Preserving Mobile Home Communities through Shared-Equity Ownership Mechanisms: A Case Study of the Burnsville Land Community (BLC)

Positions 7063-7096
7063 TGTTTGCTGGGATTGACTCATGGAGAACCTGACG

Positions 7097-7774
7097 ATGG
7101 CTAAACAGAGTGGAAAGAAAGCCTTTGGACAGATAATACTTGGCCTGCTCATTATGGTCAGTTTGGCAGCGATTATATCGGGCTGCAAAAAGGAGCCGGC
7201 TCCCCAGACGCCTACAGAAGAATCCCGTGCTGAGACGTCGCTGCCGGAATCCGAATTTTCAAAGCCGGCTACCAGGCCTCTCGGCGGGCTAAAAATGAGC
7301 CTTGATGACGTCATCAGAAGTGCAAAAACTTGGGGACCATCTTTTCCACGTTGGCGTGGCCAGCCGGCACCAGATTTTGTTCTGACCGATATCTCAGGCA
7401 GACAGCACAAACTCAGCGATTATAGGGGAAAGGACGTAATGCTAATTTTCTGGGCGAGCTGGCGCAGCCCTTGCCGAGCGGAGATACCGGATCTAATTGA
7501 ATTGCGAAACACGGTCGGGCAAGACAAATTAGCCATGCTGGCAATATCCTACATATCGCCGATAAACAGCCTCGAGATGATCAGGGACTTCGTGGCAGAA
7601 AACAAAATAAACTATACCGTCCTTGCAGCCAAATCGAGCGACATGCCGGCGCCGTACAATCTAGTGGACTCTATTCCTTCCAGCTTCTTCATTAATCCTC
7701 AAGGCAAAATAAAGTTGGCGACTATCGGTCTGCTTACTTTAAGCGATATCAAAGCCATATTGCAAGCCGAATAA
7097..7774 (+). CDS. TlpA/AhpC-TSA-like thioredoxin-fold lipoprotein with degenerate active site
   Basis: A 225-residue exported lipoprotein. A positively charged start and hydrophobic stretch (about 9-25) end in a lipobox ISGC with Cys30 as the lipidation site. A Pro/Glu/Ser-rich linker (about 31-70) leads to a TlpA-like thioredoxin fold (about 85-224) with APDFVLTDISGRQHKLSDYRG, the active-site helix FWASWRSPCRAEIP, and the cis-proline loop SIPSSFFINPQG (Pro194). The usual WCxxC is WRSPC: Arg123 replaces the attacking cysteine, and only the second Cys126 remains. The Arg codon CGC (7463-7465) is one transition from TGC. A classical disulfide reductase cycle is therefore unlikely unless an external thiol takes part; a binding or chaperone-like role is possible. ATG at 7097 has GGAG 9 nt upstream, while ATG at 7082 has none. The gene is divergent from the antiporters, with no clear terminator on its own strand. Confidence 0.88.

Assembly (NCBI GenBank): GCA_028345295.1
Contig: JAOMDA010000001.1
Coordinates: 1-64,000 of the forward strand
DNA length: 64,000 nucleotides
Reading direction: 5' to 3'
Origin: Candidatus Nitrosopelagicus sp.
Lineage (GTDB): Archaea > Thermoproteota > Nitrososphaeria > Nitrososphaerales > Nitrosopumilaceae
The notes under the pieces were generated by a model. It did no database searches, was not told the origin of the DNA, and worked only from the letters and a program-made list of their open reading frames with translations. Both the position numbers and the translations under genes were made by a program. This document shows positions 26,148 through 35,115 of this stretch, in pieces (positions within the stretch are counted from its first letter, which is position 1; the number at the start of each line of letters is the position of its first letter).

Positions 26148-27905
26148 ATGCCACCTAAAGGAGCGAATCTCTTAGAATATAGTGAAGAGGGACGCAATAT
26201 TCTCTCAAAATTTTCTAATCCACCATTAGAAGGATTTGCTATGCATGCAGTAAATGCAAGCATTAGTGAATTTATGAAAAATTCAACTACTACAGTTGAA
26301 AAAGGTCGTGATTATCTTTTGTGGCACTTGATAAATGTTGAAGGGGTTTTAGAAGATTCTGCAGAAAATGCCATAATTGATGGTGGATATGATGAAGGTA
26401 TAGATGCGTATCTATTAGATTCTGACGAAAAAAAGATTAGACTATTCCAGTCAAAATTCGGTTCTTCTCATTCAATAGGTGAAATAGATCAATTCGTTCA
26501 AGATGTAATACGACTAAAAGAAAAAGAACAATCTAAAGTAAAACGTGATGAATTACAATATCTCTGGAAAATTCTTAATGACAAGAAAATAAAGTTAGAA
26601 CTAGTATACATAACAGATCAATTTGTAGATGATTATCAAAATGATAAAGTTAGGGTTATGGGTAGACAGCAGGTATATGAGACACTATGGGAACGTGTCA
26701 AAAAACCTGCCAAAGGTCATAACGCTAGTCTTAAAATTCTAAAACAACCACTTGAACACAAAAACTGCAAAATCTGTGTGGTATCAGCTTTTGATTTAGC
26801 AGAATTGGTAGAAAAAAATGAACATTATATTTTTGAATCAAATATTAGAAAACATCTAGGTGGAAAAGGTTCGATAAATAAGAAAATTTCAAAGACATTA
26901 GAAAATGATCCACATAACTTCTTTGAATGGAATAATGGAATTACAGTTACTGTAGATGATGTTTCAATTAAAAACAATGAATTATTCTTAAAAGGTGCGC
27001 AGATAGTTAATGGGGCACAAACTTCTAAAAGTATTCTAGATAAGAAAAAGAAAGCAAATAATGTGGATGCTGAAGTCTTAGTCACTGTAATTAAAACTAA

AbstractAs sprawl and an increase of new residents in many rural areas in Western North Carolina (WNC) lead to increased land values, the owners of many mobile home communities (MHCs) are selling the land for development, resulting in the displacement of tenants. In some areas of the U.S. residents of MHCs have formed models of social ownership of the land on which their homes are located to prevent such displacement. This case study traces the events leading up to and surrounding the establishment of the Burnsville Land Community (BLC), the result of the first such effort in North Carolina. Initiated in 2007 by a group of predominantly Mexican families, residents were assisted by a number of non-profit organizations from outside the community. In describing the events leading up to and surrounding the establishment of the BLC the authors seek to meet three research objectives: a) Shed light on the emerging and under-researched phenomenon of predominantly Latino mobile home communities in the mountains of Southern/Central Appalachia; b) Consider the efficacy of social models of home ownership in preventing displacement of mobile home residents in this region; and c) Explore similarities between development of Latino MHCs in Appalachia and colonia housing developments along the U.S./Mexico border region. We do so for the purpose of determining whether lessons learned from the colonia experience could have been, or might still be, useful to those concerned with displacement of residents in predominantly Latino MHCs in Southern/Central Appalachia or elsewhere.